"It ended in a transcendental theory which, with her horror of death,  allowed her to believe, or say that she believed (for all skepticism), that since our apparitions, the part of us which appears, are so momentary compared with the other, the unseen part of us, which spreads wide, the unseen might survive, be recovered somehow attached to this person or that, or even haunting certain places after death... perhaps - perhaps" (153).

"She had the perpetual sense, as she watched the taxi cabs, of being out, out, far out to sea and alone; she always had the feeling that it was very, very, dangerous to live even one day."

All the same, that one day should follow another; Wednesday, Thursday, Friday, Saturday; that one should wake up in the morning; see the sky; walk in the park; meet Hugh Whitbread; then suddenly in came Peter; then these roses; it was enough. After that, how unbelievable death was!-that it must end; and no one in the whole world would know how she had loved it all; how, every instant . . ."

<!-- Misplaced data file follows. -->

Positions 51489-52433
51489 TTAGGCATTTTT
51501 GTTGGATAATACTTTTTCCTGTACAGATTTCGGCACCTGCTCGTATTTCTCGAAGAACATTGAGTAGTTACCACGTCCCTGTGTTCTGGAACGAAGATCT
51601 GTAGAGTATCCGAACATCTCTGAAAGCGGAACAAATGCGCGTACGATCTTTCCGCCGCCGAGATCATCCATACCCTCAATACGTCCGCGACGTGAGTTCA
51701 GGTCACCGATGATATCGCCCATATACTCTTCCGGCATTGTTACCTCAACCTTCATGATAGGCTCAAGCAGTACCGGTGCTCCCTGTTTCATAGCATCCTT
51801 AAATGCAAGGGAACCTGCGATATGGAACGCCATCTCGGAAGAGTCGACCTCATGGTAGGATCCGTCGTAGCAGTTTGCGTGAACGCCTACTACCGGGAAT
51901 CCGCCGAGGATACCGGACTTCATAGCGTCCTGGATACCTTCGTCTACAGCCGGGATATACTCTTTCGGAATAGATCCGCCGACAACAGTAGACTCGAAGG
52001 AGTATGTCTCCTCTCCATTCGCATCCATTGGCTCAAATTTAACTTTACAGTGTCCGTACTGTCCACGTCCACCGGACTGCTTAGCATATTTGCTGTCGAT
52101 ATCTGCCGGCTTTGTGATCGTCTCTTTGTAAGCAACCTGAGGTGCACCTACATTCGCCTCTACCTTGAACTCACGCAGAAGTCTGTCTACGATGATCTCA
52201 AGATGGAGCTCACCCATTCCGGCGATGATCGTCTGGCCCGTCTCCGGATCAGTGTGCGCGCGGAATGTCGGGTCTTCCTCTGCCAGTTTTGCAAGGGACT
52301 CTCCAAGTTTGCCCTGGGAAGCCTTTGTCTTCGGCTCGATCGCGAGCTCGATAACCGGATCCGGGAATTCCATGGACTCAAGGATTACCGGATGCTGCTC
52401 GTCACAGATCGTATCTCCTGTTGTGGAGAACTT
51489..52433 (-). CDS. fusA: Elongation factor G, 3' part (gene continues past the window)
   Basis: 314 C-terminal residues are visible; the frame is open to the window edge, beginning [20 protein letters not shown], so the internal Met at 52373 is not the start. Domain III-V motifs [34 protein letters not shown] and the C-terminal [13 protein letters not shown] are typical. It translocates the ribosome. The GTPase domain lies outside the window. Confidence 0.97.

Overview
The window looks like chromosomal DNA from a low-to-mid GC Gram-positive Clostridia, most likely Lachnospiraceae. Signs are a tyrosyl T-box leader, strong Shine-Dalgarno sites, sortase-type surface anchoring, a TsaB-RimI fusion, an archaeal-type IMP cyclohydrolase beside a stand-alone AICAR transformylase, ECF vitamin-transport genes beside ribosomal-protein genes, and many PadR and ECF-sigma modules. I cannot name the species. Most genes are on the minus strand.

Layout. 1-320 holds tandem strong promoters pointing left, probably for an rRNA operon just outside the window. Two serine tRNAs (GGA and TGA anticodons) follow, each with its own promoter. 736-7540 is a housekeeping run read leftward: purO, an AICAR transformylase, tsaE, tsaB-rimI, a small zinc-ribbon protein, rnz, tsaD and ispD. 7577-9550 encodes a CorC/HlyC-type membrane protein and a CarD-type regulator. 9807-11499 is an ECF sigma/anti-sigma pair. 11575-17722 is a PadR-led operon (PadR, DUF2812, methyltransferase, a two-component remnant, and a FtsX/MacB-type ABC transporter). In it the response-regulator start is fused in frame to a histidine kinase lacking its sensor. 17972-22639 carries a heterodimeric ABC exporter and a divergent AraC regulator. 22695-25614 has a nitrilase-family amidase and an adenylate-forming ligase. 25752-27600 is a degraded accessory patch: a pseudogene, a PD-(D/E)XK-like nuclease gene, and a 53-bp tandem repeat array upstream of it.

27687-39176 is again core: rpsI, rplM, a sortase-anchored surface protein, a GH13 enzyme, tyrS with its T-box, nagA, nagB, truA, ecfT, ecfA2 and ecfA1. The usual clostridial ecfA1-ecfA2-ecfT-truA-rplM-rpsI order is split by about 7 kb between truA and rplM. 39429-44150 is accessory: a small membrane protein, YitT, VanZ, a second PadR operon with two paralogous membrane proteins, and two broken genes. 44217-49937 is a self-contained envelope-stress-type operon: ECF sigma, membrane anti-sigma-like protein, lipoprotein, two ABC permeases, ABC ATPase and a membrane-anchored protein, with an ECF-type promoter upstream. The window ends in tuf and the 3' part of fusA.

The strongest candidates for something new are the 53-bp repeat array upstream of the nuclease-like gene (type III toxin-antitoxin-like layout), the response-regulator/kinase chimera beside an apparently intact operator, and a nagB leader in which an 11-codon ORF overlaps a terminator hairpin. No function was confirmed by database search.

"Did it matter then, she asked herself, walking towards Bond Street, did it matter that she must inevitably cease completely? All this must go on without her; did she resent it; or did it not become consoling to believe that death ended absolutely?" 

"Death was defiance. Death was an attempt to communicate; people feeling the impossibility of reaching the center which, mystically, evaded them; closeness drew apart; rapture faded, one was alone. There was an embrace in death" (184).

"For she had come to feel that it was the only thing worth saying -- what one felt. Cleverness was silly. One must say simply what one felt" (191).

A masterpiece.

Read from July 20 to 22, 2011

Wednesday 20 July 2011

Authors I Loathe #1: Henry James

( Boooooooooooooooourns!!!)